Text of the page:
Drastic measures being taken by governments in Europe to stop the spread of the coronavirus are likely to impact natural gas consumption on the continent, which has been a major destination for liquefied natural gas (LNG) supplies, particularly those exported from the United States.
Some of the countries that have been hit hardest by the virus, including Italy, France and Germany, are among Europe’s largest natural gas consumers. The advance of the virus has been most aggressive in Italy, which consumed about 3 Tcf of natural gas last year, according to BP plc’s latest Statistical Review of World Energy. Italy has shut down most activity and restricted travel.
“I’m expecting that we could see similar responses across the continent, where there’s further closures of industry and lockdowns,” said Rystad Energy’s Carlos Torres-Diaz, head of gas and power markets. He spoke with NGI on Friday from his home in Norway, where he was working one day after the country shuttered schools and some businesses. According to his calculations, year/year industrial and power gas demand in Italy has declined by 5-10% so far this month.
French multinational energy management firm Schneider Electric said the same Thursday, noting that Italian power demand has been steadily declining as lockdowns reduce all types of economic activity. Power consumption dropped from 4% below long-term averages earlier this month to 8% on Wednesday, according to Schneider.
Torres-Diaz estimated that industrial and power gas demand could fall by roughly 5% below year-ago levels across Europe for a maximum of one month as governments work to buy time in responding to the virus, which he added wouldn’t weigh heavily on natural gas flows.
While there is a drop in seasonal residential demand across the continent around March as warmer weather sets in, industrial demand remains largely flat throughout the year, Torres-Diaz said.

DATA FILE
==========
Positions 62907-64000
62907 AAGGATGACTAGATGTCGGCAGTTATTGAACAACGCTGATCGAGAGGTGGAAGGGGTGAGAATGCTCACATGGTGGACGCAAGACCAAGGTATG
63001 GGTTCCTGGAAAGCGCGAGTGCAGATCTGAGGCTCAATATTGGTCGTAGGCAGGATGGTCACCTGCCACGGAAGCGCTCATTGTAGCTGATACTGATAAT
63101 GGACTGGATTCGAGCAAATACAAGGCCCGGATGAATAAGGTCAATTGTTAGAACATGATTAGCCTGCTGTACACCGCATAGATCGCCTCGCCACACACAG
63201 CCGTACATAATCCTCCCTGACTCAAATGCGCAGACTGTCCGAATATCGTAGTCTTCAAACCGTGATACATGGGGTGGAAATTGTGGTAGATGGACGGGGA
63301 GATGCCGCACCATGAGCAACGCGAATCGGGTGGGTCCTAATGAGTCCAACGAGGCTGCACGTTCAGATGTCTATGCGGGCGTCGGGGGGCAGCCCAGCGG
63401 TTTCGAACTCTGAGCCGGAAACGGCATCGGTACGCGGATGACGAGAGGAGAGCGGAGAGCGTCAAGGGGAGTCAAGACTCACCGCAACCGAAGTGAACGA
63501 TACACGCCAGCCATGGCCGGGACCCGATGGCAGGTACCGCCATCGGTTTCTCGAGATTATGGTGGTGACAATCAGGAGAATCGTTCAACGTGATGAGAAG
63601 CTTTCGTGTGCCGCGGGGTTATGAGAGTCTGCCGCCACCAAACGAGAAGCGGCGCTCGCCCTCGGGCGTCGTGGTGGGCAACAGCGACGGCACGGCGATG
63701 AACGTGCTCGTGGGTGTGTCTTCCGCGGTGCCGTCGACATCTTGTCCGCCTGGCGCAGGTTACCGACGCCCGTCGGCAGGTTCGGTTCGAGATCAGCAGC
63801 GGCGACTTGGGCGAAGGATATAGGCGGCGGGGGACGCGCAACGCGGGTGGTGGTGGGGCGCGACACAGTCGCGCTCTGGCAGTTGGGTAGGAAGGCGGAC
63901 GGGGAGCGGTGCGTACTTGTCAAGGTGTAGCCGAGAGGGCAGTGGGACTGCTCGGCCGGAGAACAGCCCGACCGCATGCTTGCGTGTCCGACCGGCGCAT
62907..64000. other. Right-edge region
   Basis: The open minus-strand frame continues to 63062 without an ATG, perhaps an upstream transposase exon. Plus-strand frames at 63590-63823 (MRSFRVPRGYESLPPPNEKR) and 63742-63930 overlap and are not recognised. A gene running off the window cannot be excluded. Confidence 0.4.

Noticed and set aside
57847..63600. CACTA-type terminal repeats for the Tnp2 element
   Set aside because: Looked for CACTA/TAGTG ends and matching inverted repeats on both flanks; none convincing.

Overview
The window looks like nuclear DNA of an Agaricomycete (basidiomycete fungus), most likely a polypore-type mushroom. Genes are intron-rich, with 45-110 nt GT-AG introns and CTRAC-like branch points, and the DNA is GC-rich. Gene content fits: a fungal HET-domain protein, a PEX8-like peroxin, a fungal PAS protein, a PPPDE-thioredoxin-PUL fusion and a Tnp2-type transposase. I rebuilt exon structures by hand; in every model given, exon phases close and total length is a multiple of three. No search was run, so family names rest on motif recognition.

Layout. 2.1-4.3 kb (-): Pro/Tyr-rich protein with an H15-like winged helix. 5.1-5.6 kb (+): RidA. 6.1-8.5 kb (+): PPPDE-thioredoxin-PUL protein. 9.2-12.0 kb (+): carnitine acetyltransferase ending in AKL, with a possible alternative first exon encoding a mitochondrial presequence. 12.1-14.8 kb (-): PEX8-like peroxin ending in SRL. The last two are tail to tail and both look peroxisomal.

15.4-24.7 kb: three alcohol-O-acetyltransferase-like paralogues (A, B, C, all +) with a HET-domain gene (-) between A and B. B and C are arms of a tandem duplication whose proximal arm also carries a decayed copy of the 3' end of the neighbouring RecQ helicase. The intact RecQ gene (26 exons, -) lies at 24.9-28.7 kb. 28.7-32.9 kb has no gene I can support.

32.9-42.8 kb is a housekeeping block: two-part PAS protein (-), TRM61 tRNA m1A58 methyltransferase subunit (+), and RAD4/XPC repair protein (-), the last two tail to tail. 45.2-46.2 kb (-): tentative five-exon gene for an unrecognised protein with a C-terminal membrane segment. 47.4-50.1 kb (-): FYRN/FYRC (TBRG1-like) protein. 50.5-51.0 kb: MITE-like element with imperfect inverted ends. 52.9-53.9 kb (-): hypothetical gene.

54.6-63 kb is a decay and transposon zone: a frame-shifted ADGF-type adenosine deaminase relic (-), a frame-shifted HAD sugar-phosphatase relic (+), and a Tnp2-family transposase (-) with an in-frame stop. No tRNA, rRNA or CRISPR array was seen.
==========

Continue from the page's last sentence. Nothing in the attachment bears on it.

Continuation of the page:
Europe has a lot of demand and a large wholesale market. It also has the kind of ample regasification and storage capacity that allows the world’s excess natural gas to find a home. The continent’s LNG imports hit record levels of more than 12 Bcf/d last year as global supplies increased and prices dropped, according to the Energy Information Administration.
However, Europe’s ability to continue taking in natural gas had already been strained by weak winter weather, regular pipeline imports, high storage levels and an abundance of low-priced spot cargoes that were finding their way to the continent’s shores. The situation has remained largely the same since the withdrawal season got underway and with summer injections fast approaching, the potential impact of the coronavirus on demand only complicates the outlook.
“Overall, we were not expecting Europe to be able to increase further their LNG imports this summer, or this year,” Torres-Diaz said. “And obviously with the virus, it’s another bearish signal for demand.”
But Torres-Diaz and other analysts stressed that there have so far been minimal impacts to demand in Europe. No ships have been diverted as they were in China earlier in the year when the virus escalated. But the situation has the market on edge.
“I wouldn’t be surprised if in a few days or weeks we start seeing some impacts because demand could decrease given that countries are being put in lockdown,” said Kpler’s Nathalie Leconte, a Paris-based LNG analyst.
She told NGI that while Europe was an even more important destination when the coronavirus broke out in China and nearby countries, Asia could play a similar role now that the virus is spreading in Europe.
Diverted European cargoes “would most likely all go to Asia,” she said. India, Bangladesh and Pakistan have been opportunistic buyers as of late, taking advantage of historically low prices in the spot market. For example, India’s imports hit a record high of 2.75 million tons in February, according to Kpler.